Topical tax tips: Company cars, EBTs and football, VAT and golf

In last week’s newsletter we disguised the practical tax points as articles concerning; fast cars, football and golf. More seriously, we looked at how the tax charge for using a company car for private journeys will change in the future, the implications of the HMRC win against Murray Group Holdings Ltd, and VAT repayments for golf clubs.

This is an
extract from our topical tax tips newsletter dated 12 November 2015
(5 days before we publish an extract on this blog). You can obtain future issues by registering here>>>

EBTs and football 
Even if you have no interest in employee benefit trusts (EBTs) or football, you will have seen the coverage of HMRC’s win against Murray Group Holdings Ltd (owners of the former Rangers FC) in the Scottish Court of Session. But what does that mean for other taxpayers? 
  
An EBT is a structure which in recent years has been used as a means to avoid PAYE and NIC on employees’ earnings. In simple terms the employer places funds in the EBT, the EBT moves those funds to sub-trusts which are ear-marked for particular employees and their families. The sub-trust makes a loan to the employee, which it has little or no expectation of ever being repaid. Thus the employee receives the funds, and if the planning worked, the employee would be taxed only on the benefit in kind of receiving an employment-related loan.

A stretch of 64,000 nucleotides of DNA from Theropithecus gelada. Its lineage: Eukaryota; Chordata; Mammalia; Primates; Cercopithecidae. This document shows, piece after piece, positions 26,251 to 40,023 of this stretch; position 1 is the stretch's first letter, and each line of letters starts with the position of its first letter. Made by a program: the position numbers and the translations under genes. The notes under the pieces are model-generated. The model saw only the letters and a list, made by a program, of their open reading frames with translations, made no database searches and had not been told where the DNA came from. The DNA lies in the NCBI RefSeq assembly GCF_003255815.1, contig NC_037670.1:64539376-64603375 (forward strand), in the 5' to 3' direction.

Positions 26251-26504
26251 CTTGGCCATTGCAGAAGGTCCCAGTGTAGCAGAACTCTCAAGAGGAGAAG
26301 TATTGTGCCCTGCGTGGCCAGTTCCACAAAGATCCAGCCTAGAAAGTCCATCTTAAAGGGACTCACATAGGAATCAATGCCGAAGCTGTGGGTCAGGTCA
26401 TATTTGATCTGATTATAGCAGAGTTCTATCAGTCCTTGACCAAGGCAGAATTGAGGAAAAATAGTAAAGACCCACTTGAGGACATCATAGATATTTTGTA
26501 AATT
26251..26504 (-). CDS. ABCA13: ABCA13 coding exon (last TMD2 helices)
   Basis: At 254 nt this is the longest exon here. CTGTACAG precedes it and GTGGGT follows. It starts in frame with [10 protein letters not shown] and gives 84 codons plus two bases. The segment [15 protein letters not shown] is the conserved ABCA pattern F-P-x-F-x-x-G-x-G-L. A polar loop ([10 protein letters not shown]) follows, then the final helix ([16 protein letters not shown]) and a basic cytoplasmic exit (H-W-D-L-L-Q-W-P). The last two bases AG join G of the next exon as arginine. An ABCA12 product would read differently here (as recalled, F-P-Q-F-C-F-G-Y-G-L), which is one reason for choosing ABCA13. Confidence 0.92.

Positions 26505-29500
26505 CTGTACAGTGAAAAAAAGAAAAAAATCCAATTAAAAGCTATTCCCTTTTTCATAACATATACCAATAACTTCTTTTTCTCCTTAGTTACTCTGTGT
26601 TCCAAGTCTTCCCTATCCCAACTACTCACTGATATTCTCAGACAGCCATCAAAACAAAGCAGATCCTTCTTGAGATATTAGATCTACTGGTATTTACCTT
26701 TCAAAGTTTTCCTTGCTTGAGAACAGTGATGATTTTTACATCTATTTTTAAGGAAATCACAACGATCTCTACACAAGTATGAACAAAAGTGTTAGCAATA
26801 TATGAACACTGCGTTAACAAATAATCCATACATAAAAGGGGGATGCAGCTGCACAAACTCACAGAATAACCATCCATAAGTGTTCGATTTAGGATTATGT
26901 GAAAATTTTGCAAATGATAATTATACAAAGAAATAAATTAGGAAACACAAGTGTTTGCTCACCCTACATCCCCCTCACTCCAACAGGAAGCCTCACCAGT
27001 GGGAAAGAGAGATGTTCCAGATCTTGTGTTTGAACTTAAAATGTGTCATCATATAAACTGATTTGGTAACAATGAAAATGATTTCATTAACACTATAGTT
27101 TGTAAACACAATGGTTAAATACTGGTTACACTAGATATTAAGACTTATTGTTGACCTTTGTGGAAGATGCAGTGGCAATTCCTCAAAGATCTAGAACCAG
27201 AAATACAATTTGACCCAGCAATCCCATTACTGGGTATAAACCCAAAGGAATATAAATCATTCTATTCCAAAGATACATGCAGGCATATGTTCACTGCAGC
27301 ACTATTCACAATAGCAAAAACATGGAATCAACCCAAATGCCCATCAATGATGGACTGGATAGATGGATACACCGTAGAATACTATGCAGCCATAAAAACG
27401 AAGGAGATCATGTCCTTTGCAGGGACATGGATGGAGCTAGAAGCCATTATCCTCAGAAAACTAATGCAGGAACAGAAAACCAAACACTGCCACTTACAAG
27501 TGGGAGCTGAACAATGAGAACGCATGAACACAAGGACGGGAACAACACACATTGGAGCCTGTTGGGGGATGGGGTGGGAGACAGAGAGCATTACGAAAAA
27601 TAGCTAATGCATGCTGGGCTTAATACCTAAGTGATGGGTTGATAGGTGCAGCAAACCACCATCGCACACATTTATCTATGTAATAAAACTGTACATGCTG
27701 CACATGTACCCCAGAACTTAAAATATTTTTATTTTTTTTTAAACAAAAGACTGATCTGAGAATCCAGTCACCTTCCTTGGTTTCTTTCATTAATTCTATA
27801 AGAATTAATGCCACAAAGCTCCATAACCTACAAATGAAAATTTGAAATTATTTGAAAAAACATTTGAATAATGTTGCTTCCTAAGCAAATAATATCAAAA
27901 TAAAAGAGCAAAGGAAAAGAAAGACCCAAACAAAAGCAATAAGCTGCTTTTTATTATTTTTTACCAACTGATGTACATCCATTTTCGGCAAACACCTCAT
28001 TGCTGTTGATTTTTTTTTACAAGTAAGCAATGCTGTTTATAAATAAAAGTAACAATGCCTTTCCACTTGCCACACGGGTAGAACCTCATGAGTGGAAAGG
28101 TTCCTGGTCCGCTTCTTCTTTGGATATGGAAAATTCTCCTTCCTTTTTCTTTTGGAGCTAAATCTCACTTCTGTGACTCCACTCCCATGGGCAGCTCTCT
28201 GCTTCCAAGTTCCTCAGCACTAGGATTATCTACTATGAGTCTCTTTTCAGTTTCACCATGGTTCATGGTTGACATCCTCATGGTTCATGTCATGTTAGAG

HMRC always argued that the payment by the employer to the EBT was consideration for the services of the employee, and hence should be taxed as the employee’s pay. HMRC lost this argument at the First-tier and Upper Tribunals, but it succeeded with a slightly different argument at the Court of Session. If you are interested in how this happened read the blogs: EBT and Rangers FC parts 1 and 2. 
  
Lots of companies, even quite small ones, used EBT schemes in the past. HMRC will interpret the Murray Group Holdings case as evidence that none of those EBT schemes worked, even if the facts were slightly different. HMRC offered companies who had used an EBT before April 2011, an opportunity to settle the tax and NIC due with minimal penalties. That opportunity is still there, but the penalties will not be minimal as the deal will have to be negotiated individually between the company and HMRC. 
  
Where the company does not voluntarily settle with HMRC it should expect to receive a follower notice which invites the company to alter its tax returns, in this case PAYE returns. If the issue is already the subject of a tax enquiry the company should expect to receive an accelerated payment notice, which demands that the tax is paid within 90 days. 
  
For any of those outcomes the company will need expert tax investigations advice. Our experts are happy to help with that.

This is an
extract from our topical tax tips newsletter dated 12 November 2015
(5 days before we publish an extract on this blog). You can obtain future issues by registering here>>>

The
full newsletter contained links to related source material for this
story and the
other two topical, timely and commercial tax tips. We’ve been
publishing this newsletter weekly since 2007; it’s clearly written
and focused on precisely what accountants in general practice need to
know about each week.
You can obtain future issues by registering here>>>